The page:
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Feverfew and Ginger act as an anti-inflammatory by blocking the chemicals in the body that cause inflammation
Feverfew has a long history of use for various conditions, including migraines. Its utility in preventing migraines (also known as ‘prophylactic’ therapy – for daily use as a means of preventing migraine headaches) has been demonstrated in several double-blind studies, wherein some users experienced a 20% decline in migraine frequency and/or severity.
It is believed that migraines are caused by a neurological chain of events that are triggered by a wide variety of environmental and biological stimuli. Platelets, colorless bodies in the blood associated with clotting, over-aggregate prior to the start of a migraine and subsequently release serotonin, which causes blood vessels to enlarge. These enlarged blood vessels stretch the nerves around them, causing the nerves to release chemicals that cause increased arterial inflammation. Feverfew’s role seems to be an “anti-aggregator” of platelets, which blocks the release of serotonin and thereby mitigates the arterial inflammation. As such, when Feverfew is ingested, blood vessels normalize and inflammation is reduced, which mitigates the migraine conditions.
Ginger has also been shown to be anti-inflammatory, specifically suppressing the expression of several mediators felt crucial in migraine pathogenesis. It is believed that Ginger, like Feverfew, blocks the chemicals in the body that cause inflammation in the blood vessels by reducing over-aggregation. For this reason, it is also helpful to reduce the chances of having a heart attack or a stroke. Ginger is also known to reduce nausea, a symptom frequently associated with migraine. In fact, some doctors believe that taking ginger helps patients going through chemotherapy to reduce their severe nausea symptoms caused by the powerful cancer-fighting chemical cocktails.
Taken together, feverfew and ginger may act synergistically in the reduction of pain and inflammation and also decrease the nausea symptoms that are present with many migraine sufferers. Feverfew and ginger are the “one-two” knock-out punch that migraine sufferers have been looking for, and it’s all natural!
Feverfew, or Tanacetum parthenium is from the daisy family. Feverfew has been around for centuries. In fact, references to Feverfew have been found in ancient Greek writings of physicians. The word Feverfew is an adapted version of the Latin word, febrifugia, which translates as "fever reducer." This herb has been referred to by many different names in English over the years, including but not limited to midsummer daisy, wild chamomile, Feather-fully, Vetter-voo, and Flirtwort, which indicates that it has been widely known about and used by people all over the world. By the mid 17th century, it was already recognized as a treatment for “head pains”. Feverfew was thought useful for curing a wide array of common illnesses including depression, vertigo, kidney stones and constipation, although inflammatory ailments, headaches, and nervous disorders were the primary treatment categories. Feverfew gained popularity in Italy, both as a cure for different ailments as well as a flavor-giving ingredient in food that adds an aromatic bitter taste. Over the years, although Feverfew has never achieved critical acceptance by the medical community, it has always been popular as a natural remedy with the common layperson.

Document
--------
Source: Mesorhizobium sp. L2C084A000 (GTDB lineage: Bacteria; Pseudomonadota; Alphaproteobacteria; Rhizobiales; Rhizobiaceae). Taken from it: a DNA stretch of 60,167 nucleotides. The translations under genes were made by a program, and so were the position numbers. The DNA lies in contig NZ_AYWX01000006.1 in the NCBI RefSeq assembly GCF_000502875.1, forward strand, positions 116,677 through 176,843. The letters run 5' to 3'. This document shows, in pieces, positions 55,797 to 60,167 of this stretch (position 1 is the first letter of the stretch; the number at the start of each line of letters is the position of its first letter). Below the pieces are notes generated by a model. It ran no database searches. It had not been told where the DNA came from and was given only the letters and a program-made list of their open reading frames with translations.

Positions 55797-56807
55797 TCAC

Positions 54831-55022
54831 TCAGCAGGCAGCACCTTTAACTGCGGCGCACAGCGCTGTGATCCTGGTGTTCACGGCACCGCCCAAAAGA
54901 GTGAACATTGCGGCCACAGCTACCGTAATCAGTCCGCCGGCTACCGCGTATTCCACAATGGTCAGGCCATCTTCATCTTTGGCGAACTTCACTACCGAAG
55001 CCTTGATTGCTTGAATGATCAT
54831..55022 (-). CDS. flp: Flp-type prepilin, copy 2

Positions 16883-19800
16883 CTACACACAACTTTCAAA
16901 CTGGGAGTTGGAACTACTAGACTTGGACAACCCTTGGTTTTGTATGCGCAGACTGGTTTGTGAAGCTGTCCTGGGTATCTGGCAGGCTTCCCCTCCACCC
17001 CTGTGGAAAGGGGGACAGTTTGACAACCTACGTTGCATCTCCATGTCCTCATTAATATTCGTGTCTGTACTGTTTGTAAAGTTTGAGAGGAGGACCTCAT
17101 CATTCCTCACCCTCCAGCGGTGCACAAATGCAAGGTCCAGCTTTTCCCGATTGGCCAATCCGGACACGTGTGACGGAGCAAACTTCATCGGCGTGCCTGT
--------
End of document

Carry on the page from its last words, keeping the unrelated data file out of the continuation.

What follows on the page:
The name Ginger is derived from the Middle English word gingivere. In ancient India, it was known by the Sanskrit word srngaveram meaning “horn root” while the ancient Greeks called it zingiberis. Ginger was well known and used by the Romans and Greeks as both a food and an herbal remedy. For many centuries, the Chinese and the Indians have considered ginger to be a tonic root for curing many different ailments, including diarrhea, colds, indigestion, joint pains, and swelling. It has been most commonly associated with treating gastrointestinal-related illness, such as nausea, vomiting, abdominal bloating, colitis and heartburn. It is believed to be the most cultivated spice in the world because of its cooking and heath attributes. Although it is considered to be an alternative to traditional medicine in the U.S., in many places around the globe, including China, India, parts of Africa and Europe, it is much more widely acceptable as a medicinal remedy.
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